Tag: booklover

Neutral Evil ))) by Lee Klein

You know how some books just sell themselves? They have that comfy kind of mass appeal –  a little light and shade, a little wholesome, a character for everyone? Well, how does a work of autofiction with a semi stream-of-consciousness narrative about a doom-drone band, the specifications of guitar amps, edibles, the echo chamber and

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Diary of a Murderer by Kim Young-ha

Delving into Diary of a Murderer, one is filled with a curious sense of unease. Despite holding short stories of definite direction and plots, one wanders around inside them as if in a David Lynch movie. We have characters, progressions and plot twists, but they somehow the tone of these stories supersedes their storylines. There

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Bone China Laura Purcell

Hester Why is running from her past. Louise Pinecroft is waiting for resolution. But in Morvoren House, no one gets what they want. Bone China is the latest novel from Laura Purcell – a modern queen of gothic fiction. Fans of her sinister story-telling in The Silent Companions will be delighted with this new tale,

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Little Feasts by Jules Archer

Jules Archer is the author of the chapbook All the Ghosts We’ve Always Had, published by Thirty West and regularly publishes flash fiction in a variety of magazines. This tiny collection of nineteen flash fictions features a ‘menu’ instead of a contents list and is focussed on tales of hunger, appetites and cravings. Many of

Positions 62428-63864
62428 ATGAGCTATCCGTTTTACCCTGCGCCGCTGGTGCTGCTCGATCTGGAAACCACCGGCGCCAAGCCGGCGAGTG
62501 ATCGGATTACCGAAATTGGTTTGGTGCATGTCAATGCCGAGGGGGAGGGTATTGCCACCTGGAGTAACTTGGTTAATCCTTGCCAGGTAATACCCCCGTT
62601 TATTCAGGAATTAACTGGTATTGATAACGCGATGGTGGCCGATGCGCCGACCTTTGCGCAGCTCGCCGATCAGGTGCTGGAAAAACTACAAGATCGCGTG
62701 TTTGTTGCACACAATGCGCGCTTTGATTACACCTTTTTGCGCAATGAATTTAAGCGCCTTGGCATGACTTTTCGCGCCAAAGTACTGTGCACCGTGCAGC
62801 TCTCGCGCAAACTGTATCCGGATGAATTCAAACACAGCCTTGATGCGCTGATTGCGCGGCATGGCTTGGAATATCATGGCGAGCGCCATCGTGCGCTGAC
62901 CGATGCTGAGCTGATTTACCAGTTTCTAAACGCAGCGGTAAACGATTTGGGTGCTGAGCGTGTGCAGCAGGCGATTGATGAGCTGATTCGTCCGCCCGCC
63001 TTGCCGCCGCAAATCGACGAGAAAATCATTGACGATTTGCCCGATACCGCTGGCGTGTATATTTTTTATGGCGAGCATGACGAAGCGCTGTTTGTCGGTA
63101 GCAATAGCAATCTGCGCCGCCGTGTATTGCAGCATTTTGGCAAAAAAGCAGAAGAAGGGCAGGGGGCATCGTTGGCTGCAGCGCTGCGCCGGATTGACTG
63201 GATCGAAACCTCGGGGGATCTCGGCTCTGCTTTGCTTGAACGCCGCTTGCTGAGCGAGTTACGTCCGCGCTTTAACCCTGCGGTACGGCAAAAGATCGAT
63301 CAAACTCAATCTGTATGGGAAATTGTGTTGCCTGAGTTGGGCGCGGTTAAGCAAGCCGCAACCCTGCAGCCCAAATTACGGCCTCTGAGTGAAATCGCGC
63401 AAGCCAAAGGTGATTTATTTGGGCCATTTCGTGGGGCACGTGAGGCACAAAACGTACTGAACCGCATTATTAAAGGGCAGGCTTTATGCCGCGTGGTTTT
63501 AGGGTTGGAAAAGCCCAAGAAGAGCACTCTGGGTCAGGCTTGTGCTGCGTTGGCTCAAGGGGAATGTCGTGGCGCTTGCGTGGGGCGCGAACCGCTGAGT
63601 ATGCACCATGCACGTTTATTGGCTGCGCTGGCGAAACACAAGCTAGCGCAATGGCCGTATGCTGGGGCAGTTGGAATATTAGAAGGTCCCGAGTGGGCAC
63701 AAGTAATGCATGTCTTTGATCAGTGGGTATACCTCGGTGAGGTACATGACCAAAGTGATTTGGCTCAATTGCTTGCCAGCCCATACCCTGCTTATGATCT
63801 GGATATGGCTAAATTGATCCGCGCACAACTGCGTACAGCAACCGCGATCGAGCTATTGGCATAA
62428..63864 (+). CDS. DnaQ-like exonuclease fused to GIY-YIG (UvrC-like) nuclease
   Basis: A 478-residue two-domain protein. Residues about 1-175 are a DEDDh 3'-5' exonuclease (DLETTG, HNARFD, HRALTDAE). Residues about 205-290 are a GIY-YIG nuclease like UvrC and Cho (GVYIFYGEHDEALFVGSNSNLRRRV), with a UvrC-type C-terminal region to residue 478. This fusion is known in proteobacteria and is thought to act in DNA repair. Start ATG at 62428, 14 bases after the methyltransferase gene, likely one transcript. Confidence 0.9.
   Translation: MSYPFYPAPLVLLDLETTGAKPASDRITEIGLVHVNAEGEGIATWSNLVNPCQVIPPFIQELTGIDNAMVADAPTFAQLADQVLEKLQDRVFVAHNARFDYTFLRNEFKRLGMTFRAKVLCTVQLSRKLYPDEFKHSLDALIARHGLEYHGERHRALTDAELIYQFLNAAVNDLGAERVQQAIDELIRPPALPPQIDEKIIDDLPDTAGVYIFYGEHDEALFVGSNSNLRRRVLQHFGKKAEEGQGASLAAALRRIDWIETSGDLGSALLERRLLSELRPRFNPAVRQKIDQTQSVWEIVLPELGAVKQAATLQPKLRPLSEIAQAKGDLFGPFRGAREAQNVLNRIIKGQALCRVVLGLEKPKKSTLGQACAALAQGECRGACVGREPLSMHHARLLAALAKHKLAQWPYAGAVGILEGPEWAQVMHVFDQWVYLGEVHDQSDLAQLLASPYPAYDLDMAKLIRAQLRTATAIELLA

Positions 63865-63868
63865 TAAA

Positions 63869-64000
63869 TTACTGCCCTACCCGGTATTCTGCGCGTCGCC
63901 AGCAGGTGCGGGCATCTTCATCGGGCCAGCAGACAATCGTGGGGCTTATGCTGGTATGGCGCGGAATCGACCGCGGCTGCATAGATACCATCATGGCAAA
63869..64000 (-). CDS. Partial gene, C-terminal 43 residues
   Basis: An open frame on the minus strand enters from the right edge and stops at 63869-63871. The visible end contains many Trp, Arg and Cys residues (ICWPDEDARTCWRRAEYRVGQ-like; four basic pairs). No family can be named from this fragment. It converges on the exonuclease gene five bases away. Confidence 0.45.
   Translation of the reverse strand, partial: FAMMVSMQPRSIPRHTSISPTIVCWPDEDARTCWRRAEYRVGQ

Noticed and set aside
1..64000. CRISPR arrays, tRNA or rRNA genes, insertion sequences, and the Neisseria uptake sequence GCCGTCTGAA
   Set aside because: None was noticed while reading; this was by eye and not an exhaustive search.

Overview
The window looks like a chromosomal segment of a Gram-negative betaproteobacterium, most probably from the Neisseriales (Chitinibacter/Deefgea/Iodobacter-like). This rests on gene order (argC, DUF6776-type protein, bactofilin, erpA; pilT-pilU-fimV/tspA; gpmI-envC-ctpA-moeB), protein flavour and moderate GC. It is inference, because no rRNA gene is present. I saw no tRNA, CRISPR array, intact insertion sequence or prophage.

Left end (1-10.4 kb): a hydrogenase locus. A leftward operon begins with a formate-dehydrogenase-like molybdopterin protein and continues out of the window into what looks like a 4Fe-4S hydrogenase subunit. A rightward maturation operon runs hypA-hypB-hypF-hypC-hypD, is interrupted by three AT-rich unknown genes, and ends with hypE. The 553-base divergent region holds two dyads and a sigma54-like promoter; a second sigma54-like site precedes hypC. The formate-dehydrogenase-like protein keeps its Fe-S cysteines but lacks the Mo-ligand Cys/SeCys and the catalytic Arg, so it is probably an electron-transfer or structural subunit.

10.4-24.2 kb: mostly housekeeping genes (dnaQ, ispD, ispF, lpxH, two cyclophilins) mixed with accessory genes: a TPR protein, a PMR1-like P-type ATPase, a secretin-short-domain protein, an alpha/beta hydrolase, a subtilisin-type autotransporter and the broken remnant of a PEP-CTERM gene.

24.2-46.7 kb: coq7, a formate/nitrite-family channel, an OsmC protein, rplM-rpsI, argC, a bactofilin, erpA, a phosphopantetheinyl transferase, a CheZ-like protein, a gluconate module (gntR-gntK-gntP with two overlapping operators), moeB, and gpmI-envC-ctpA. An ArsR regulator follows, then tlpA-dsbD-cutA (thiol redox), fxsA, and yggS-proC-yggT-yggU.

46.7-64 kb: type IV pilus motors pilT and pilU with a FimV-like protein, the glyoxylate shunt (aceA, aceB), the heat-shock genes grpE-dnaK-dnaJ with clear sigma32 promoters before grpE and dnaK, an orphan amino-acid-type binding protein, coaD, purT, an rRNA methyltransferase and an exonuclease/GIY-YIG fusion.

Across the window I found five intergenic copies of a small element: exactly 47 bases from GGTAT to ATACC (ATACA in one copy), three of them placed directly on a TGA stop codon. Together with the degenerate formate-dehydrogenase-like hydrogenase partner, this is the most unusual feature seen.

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Eden by Tim Lebbon

Part of the job here at STORGY is that I have to read a tonne of books, everything from short story collections, to anthologies, to independently published fiction, to the great novels from the larger publishers – poetry sometimes, experimental the next… I read everything and everything. Eden is one of those books that wraps

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The Fabric of Tombstones by B F Jones

About two thirds of the way through ‘The Fabric of Tombstones’ there’s a line – short and sweet though it is – that perhaps sums up what we should expect from B.F Jones’ debut flash fiction collection. ‘All these souls, here momentarily, before going there permanently, trying to get on with their lives and make

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Laura Cassidy’s Walk of Fame by Alan McMonagle

A daringly bold and funny novel, Laura Cassidy’s Walk of Fame is a colourful portrayal of grief, mental illness, and dysfunctional families. Laura plays her part of the “leading lady” wonderfully, a hugely likeable and muddled character, who has ambitious dreams. McMonagle encourages us to see past her – and the other characters’ – mental

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Lady of Shadows by Breanna Teintze

The next adventure for Corcoran Gray and Brix awaits.  After Corcoran was consumed by an old wizard’s body – supposedly Lord Jaern in the first novel, here they are again. Now the pair go to visit an acquaintance, Jaliseth after Gray needs some Wardstones, to silence his nightmares when he sleeps and to stop his

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The Treatment by Michael Nath

I first encountered Michael Nath’s work in my final year of university. A friend of mine suggested an impromptu trip to Leicester Literary Festival, and though we were both exhausted from cramming the night before, we summed up the courage to go. At a small stall, tucked away in a corner of the festival building,

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A Long Petal of the Sea by Isabel Allende

A rich and compelling novel, A Long Petal of the Sea by Isabel Allende is an ambitious and outstanding feat of literature, spanning multiple families, generations, and continents, taking the reader on a journey through key moments of recent history. Despite being set against the chaotic backdrop of work, the book is far from bleak.

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